C++ wrappers around the cryptography library libsodium and high level API
C++ C Other
Latest commit 72f1b63 Jun 8, 2016 @rubendv Merge pull request #20 from rubendv/issue17
Initialize overflow properly



Build Status

This is a very preliminary version, do NOT expect it to be secure or use it for anything important.

This library implements the C++ API of NaCl (which is described here) with some small improvements on top of libsodium, as well as a high level API that takes care of nonce generation for you.


Building and installing is done using cmake:

mkdir build
cd build
cmake ..
make install


Compile this example by supplying the -DSODIUMPP_EXAMPLE=1 flag to cmake, and run it with ./example.

#include <sodiumpp/sodiumpp.h>
#include <string>
#include <iostream>
using namespace sodiumpp;

int main(int argc, const char ** argv) {
    box_secret_key sk_client;
    box_secret_key sk_server;

    std::cout << "Client key: " << sk_client << std::endl;
    std::cout << "Server key: " << sk_server << std::endl;
    std::cout << std::endl;

    // Uses predefined nonce type with 64-bit sequential counter 
    // and constant random bytes for the rest
    boxer<nonce64> client_boxer(sk_server.pk, sk_client);
    unboxer<nonce64> server_unboxer(sk_client.pk, sk_server, client_boxer.get_nonce_constant());

    nonce64 used_n;
    encoded_bytes boxed = client_boxer.box("Hello, world!\n", used_n);
    std::cout << "Nonce (hex): " << used_n.get(encoding::hex).bytes << std::endl;
    std::cout << "Boxed message (z85): " << boxed.to(encoding::z85).bytes << std::endl;
    // Nonce is passed explicitly here, but will also be increased automatically
    // if unboxing happens in the same order as boxing.
    // In a real application this nonce would be passed along with the boxed message.
    std::string unboxed = server_unboxer.unbox(boxed, used_n);
    std::cout << "Unboxed message: " << unboxed;
    std::cout << std::endl;

    boxed = client_boxer.box("From sodiumpp!\n", used_n);
    unboxed = server_unboxer.unbox(boxed, used_n);
    std::cout << "Nonce (hex): " << used_n.get(encoding::hex).bytes << std::endl;
    std::cout << "Boxed message (z85): " << boxed.to(encoding::z85).bytes << std::endl;
    std::cout << "Unboxed message: " << unboxed;
    return 0;

High-level API Overview

The public_key<purpose P> and secret_key<purpose P> are used to generate and store public and secret keys. Secret keys are locked into memory so they cannot be swapped out to disk, and are securely erased when the key's destructor is called. The template parameter P gives the purpose of the key: at the moment this is either purpose::box for box/unbox operations and purpose::sign for sign/verify operations. Having seperate types for public/secret keys and different purposes helps to avoid mixing them up.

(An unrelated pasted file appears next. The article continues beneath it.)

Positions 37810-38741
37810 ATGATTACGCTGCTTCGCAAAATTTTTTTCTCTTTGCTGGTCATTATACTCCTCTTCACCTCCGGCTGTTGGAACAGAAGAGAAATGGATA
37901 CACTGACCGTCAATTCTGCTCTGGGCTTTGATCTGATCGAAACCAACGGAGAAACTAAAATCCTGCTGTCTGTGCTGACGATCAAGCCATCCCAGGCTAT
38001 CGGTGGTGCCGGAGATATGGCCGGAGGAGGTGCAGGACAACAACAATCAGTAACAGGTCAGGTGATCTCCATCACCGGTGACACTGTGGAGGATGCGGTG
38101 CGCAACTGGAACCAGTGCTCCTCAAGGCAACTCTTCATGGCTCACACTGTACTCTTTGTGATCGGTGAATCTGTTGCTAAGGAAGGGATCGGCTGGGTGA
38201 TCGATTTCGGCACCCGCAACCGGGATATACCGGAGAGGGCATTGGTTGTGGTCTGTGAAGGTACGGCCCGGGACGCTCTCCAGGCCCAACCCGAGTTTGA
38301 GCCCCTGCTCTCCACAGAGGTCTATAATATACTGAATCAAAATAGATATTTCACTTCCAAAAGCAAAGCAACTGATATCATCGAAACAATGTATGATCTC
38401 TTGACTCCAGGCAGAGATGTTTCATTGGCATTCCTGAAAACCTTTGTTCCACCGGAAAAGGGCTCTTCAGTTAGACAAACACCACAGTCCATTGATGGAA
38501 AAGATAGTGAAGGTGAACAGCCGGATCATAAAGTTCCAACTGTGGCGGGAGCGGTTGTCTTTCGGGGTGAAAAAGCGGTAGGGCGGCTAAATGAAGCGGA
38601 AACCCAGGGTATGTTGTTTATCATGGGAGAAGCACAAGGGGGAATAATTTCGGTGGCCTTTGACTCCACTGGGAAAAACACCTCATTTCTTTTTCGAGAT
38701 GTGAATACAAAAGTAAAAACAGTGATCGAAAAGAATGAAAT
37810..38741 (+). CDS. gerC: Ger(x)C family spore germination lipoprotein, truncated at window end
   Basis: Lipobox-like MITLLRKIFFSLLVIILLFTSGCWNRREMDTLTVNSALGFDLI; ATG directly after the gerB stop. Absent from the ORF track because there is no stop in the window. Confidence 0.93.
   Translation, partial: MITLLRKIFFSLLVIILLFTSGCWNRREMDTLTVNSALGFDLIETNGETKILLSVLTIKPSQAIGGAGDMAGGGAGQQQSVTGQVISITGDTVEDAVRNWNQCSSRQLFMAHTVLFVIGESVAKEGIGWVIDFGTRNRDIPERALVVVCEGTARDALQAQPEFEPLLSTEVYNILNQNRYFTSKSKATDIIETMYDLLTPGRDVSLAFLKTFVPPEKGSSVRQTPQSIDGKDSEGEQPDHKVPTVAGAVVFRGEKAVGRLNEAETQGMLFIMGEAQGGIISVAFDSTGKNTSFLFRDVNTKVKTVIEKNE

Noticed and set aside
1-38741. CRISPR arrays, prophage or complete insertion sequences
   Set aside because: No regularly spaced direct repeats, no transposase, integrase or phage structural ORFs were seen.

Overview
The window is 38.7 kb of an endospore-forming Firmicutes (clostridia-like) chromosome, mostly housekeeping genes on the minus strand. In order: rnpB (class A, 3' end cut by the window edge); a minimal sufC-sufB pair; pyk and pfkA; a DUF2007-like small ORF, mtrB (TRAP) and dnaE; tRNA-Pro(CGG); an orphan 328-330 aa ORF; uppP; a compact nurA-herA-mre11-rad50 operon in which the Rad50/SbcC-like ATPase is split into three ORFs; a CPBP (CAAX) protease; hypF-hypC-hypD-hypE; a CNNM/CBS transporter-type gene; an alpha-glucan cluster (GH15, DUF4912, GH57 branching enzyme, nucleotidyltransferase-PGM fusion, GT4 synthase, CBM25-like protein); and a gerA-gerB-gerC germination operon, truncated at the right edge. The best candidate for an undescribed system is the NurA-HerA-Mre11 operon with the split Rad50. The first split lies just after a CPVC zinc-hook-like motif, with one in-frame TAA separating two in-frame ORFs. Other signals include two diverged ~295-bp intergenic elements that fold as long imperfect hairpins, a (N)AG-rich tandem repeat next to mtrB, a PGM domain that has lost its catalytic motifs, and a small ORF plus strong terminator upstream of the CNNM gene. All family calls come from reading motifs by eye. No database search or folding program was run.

The nonce<unsigned int sequentialbytes> class provides a nonce that can be incremented and passed to box/unbox functions. It consists of a sequential part that is sequentialbytes bytes long, which is preceded by a constant part that takes up the rest of the bytes in the nonce. This constant part can be specified by the user or generated randomly. The nonce class detects an overflow in the sequential part if it occurs and will throw an exception if you try to access the sequential part after this. This is important for security as a nonce should never be repeated for messages between the same two keypairs. For convenience, nonce8, nonce16, nonce32 and nonce64 typedefs are defined where the number indicates the number of bits (not bytes!) in the sequential part of the nonce.

The boxer<typename noncetype> and unboxer<typename noncetype> classes provide respectively box and unbox functionality. They take a template argument noncetype which specifies the kind of nonce to use. The boxer will automatically increment the sequential part of the nonce for each message. Generated nonces will be even when the sender's public key is lexicographically smaller than the receiver's public key and uneven otherwise. This ensures that the other side can do the same thing without running the risk of using the same nonce for different messages between the same two keypairs, which would compromise the security of the messages. The unboxer will also automatically increment the nonce in the same manner, but an optional nonce override can be supplied at which point this overriding nonce is used instead of the current automatic nonce, and the current automatic nonce is left as-is. In a real system where ordering of the messages cannot be guaranteed the nonce that was used to box the message would be passed alongside the boxed message, and used as a nonce override at the unboxer side.

Throughout the API a string wrapper encoded_bytes is used, this stores a normal string alongside an encoding such as plain binary, hexadecimal or Z85 encoding to allow easy handling of strings in these encodings.

For more detailed API documentation, have a look at the comments in sodiumpp/include/sodiumpp/sodiumpp.h.